An unexpected parcel

For this post we’re taking a bit of a break from the horror fiction.

Some of you may remember that a couple of months ago I received a strange package through my letterbox, I wrote about it here:

The Shadow Over Soddenham

Well, reality slipped again this morning and I received another, slightly larger, unexpected parcel. All wrapped up in brown paper and tied with string, with a quote from Confucius in place of the usual postage stamp. This had to be from the good folks at Soddenham, Norfolk.




I carefully placed it on the table (after listening to it to make sure it wasn’t ticking) and gently teased open the knot in the string. As the brown paper unfolded I was confronted with, what I thought at first to be, a beautiful handbound notebook with an oxblood cover. A paper label adorned the cover bearing the Soddenham crest.


Along with this was a beautifully typed letter from, no less than, the chairman of the Soddenham Historical Society and Curry Club himself, Mr. Les Taret!

On opening the notebook I discovered that – no, it wasn’t a notebook at all! but a beautifully made presentation case containing samples of genuine Soddenham lichen, one piece of Extra Virgin, pre-harvest lichen (still on the branch) and another of pure ground lichen powder in a tiny glass phial.




Perhaps I should explain a little about the importance of lichen to the economic history of Soddenham. Soddenham was once a major centre for lichen farming in the UK, their lichen orchards were famed for the quality of their produce and they exported it all over the Empire for the manufacture of spume. You can read more about it on this fascinating article on the Soddenham website here:

Lichen and The Decline of Spume

Sadly, due to the decline of the spume industry, Soddenham now has only one lichen orchard left, which is also the last one in England, as attested by the accompanying Certificate of Authenticity.


In conclusion, I would just like to say a huge thankyou to Mr Taret and the other members of the SHSACC, Mssrs. Pardow, Drewery, Dengue and Thule and to the treasurer, Ms. Smokepipe. Also to Mr. Furcleby, the last remaining lichen husbandman. Thankyou all, I shall treasure this artifact; myself and Mrs Nash may well brush off our old Pashley tandem this summer and take a trip across to visit your wonderful village to experience the orchard for ourselves.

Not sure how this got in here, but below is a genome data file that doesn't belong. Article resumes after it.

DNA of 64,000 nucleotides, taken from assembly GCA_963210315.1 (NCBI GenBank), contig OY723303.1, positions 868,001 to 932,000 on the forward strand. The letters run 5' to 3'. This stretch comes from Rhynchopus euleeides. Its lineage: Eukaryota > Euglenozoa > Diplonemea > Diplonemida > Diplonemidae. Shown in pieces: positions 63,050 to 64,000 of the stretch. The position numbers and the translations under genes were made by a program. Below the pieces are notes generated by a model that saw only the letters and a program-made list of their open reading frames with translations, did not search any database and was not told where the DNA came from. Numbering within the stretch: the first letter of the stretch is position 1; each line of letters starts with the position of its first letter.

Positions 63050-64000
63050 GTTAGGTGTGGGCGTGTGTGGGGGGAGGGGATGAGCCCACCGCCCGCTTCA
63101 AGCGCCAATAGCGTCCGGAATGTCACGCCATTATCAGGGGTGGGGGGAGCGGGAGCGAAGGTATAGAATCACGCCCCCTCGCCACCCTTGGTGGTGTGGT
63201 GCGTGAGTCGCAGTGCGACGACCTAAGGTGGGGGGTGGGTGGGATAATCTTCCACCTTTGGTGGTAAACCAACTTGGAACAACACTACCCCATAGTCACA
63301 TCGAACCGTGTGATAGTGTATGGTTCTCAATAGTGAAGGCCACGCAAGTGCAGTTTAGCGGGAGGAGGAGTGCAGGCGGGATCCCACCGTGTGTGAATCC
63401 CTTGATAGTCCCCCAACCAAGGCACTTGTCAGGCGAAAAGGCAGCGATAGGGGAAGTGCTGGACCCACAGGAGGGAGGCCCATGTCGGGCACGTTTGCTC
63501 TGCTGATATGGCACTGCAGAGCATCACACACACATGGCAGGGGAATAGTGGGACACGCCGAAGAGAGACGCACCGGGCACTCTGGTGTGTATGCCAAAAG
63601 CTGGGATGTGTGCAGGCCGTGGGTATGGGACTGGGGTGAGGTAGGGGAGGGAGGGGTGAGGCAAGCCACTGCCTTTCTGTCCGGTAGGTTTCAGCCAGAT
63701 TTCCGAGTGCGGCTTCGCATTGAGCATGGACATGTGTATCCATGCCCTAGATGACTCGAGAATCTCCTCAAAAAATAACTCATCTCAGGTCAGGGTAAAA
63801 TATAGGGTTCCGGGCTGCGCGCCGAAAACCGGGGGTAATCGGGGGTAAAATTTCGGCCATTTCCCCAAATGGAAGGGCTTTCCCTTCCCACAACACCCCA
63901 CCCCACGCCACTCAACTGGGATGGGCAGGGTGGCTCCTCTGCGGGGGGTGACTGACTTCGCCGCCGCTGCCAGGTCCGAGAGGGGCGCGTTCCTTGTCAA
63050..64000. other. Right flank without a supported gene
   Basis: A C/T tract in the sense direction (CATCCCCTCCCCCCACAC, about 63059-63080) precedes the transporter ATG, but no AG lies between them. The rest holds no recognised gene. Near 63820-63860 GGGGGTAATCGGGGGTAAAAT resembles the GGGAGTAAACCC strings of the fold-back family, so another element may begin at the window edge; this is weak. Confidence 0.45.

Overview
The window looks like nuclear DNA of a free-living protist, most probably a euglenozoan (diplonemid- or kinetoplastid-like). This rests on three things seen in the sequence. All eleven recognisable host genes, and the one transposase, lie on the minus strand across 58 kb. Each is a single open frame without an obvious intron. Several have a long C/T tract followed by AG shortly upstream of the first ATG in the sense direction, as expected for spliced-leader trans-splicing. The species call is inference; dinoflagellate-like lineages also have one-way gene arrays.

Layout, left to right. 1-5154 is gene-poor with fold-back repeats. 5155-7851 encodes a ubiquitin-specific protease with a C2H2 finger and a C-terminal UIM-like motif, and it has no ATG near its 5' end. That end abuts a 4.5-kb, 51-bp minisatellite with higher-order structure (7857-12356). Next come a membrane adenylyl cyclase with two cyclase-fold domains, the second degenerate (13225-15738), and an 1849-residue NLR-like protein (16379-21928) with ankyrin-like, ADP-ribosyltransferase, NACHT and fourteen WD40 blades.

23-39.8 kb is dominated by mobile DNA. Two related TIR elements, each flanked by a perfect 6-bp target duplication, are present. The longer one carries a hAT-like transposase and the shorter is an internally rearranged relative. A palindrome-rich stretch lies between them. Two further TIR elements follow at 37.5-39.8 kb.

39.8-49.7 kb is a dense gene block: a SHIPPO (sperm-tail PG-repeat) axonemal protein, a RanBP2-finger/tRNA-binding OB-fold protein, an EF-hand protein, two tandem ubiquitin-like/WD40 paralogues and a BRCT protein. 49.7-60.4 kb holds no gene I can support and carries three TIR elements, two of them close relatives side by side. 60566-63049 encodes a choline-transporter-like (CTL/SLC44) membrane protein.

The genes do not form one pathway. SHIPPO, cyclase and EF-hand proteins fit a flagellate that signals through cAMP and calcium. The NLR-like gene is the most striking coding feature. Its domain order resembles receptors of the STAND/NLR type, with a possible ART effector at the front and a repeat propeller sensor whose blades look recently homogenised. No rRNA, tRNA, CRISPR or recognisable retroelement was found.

The Shadow over Soddenham

I do enjoy it when reality slips sideways just a little bit. A few days ago I commented on this excellent blogpost from this excellent blog:

Click here to see the excellent blogpost

Yesterday I came home to find a small and peculiar brown paper package laying in my hallway, looking very out of place, otherworldly even, amongst the regular post. I carefully opened it to find my very own edition of the very same pamphlet courtesy of Mr Les Taret & Mr Eric Nullbrigg of the Soddenham Historical Society and Curry Club.

What a beautiful thing it is, too! Gorgeously tactile paper bound with linen cord, the ends of which have been dipped in red wax or dye? At least I hope it’s wax or dye! It’s certainly deep red in colour!!


The contents are an assortment of children’s rhymes which have been, and possibly still are, popular amongst the children of the small Norfolk village of Soddenham. Many of these rhymes, as children’s rhymes tend to be, are of a rather sinister nature, pertaining often to the village’s troubled history with witchcraft.

To highlight the nature of the verse we also have a series of woodcut illustrations with suitably dark overtones.


I also received an invitation to visit the village of Soddenham. I may well take them up on the offer at some point although I will try to avoid the major festival dates as I understand that some locals in villages such as this can get a bit excitable with their bonfires, especially with those outsiders that arrive ‘of their own free will’.

I will of course also practise thinking of brick walls. Just in case there are bands of fair-haired children with staring eyes roaming the streets. One can never be too careful.

If anyone else out there wishes to visit the small village of Soddenham then more information can be found here:

Click here to visit Soddenham